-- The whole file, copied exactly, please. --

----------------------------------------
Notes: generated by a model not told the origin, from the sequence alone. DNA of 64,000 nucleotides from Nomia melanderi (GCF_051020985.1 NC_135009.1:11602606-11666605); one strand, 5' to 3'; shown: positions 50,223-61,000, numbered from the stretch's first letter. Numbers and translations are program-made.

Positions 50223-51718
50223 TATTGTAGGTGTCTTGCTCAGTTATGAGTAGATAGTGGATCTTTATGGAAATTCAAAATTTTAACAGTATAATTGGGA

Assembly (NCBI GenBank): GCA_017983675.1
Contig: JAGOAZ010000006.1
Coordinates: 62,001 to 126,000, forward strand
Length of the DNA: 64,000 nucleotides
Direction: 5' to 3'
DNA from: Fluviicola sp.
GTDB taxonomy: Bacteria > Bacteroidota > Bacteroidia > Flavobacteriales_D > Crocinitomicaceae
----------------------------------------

Notes: generated by a model not told the origin, from the sequence alone. DNA of 64,000 nucleotides from Nomia melanderi (GCF_051020985.1 NC_135009.1:11602606-11666605); one strand, 5' to 3'; shown: positions 50,223-61,000, numbered from the stretch's first letter. Numbers and translations are program-made.

Positions 50223-51718
50223 TATTGTAGGTGTCTTGCTCAGTTATGAGTAGATAGTGGATCTTTATGGAAATTCAAAATTTTAACAGTATAATTGGGA

Assembly (NCBI GenBank): GCA_017983675.1
Contig: JAGOAZ010000006.1
Coordinates: 62,001 to 126,000, forward strand
Length of the DNA: 64,000 nucleotides
Direction: 5' to 3'
DNA from: Fluviicola sp.
GTDB taxonomy: Bacteria > Bacteroidota > Bacteroidia > Flavobacteriales_D > Crocinitomicaceae